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The chemokine system and its contribution to leukemogenesis and treatment responsiveness in patients with acute myeloid leukemia.

Abstract
The chemokine family consists of approximately 50 small (8-14 kDa), basic proteins that are expressed and released by a wide range of normal and malignant cells. Most chemokines act through heptahelical transmembrane G protein- coupled receptors. Based on their molecular structure these cytokines are divided into the two major subgroups CCL and CXCL chemokines that bind to CCR or CXCR receptors respectively. Primary human acute myelogenous leukemia (AML) cells show constitutive release of a wide range of chemokines, but the chemokine release profile differs between patients. Among the commonly expressed chemokines are proangiogenic CXCL8, antiangiogenic CXCL4/9-11 and several leukocyte-chemotactic chemokines. Systemic serum levels of leukocyte-chemotactic chemokines depend both on patient age, disease status, the chemotherapy regimen and development of complicating infections. The local chemokine network in human AML is probably further modulated by the hypoxic bone marrow microenvironment and the local release of chemokines by nonleukemic bone marrow stromal cells. Usually primary AML cells also express several chemokine receptors. Specific chemokine inhibitors are now being developed, including chemokine-neutralizing or receptor-blocking antibodies, antisense strategies, receptor-blocking small molecules or inhibitors of downstream signaling. The use of CXCR4-antagonists for mobilization of peripheral blood stem cells has been documented in several clinical studies. Although animal studies suggest that chemokine inhibition also may become useful in the treatment of graft versus host disease, the possible use of chemokine-targeting therapy for other indications than stem cell mobilization requires further studies.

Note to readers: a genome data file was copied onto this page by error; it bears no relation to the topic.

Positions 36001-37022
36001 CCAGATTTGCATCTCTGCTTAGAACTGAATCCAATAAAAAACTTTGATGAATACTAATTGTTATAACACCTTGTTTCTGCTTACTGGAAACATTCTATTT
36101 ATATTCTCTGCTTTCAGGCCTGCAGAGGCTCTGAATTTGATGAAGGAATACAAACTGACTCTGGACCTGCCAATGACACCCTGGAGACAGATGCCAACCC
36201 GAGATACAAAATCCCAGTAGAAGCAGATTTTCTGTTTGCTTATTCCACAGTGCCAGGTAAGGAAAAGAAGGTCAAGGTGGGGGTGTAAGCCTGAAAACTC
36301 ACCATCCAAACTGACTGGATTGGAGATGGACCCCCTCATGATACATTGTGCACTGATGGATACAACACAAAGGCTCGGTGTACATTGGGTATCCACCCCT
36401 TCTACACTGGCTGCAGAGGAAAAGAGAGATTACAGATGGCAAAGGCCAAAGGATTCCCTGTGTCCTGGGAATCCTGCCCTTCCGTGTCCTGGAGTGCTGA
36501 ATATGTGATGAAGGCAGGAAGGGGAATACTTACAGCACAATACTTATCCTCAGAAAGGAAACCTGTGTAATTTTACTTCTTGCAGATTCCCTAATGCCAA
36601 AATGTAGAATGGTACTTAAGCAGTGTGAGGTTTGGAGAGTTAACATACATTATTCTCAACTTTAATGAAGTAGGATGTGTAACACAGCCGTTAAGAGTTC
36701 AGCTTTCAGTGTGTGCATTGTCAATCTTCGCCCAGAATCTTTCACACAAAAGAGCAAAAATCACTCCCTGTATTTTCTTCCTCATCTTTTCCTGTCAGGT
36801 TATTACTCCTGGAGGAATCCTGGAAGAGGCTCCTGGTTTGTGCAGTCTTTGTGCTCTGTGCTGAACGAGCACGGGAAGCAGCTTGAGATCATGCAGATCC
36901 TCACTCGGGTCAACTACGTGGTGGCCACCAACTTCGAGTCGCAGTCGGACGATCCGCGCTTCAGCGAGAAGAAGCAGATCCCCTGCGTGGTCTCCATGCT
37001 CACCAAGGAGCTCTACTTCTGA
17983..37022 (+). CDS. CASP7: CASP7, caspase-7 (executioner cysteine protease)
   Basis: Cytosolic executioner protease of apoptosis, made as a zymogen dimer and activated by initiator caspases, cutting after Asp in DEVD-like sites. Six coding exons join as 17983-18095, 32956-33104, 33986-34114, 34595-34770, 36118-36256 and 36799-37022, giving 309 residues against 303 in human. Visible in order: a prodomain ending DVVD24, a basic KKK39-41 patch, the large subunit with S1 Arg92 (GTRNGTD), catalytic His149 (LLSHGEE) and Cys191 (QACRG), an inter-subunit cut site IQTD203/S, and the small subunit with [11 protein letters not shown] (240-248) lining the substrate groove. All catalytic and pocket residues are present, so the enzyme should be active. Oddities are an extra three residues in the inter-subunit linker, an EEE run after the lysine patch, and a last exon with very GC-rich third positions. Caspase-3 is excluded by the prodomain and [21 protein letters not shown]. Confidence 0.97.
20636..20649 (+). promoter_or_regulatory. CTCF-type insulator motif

AuthorsA M Olsnes, K J Hatfield, Ø Bruserud
JournalJournal of B.U.ON. : official journal of the Balkan Union of Oncology (J BUON) Vol. 14 Suppl 1 Pg. S131-40 (Sep 2009) ISSN: 1107-0625 [Print] Greece
PMID19785055 (Publication Type: Journal Article, Review)
Chemical References
  • Chemokines
  • Chemokines, CC
  • Chemokines, CXC
  • Interleukin-8
  • Receptors, Chemokine
Topics
  • Chemokines (genetics, physiology)
  • Chemokines, CC (genetics, physiology)
  • Chemokines, CXC (genetics, physiology)
  • Humans
  • Interleukin-8 (genetics, physiology)
  • Leukemia, Myeloid, Acute (genetics, physiopathology, therapy)
  • Neovascularization, Physiologic (physiology)
  • Receptors, Chemokine (genetics, physiology)
  • T-Lymphocytes (immunology)

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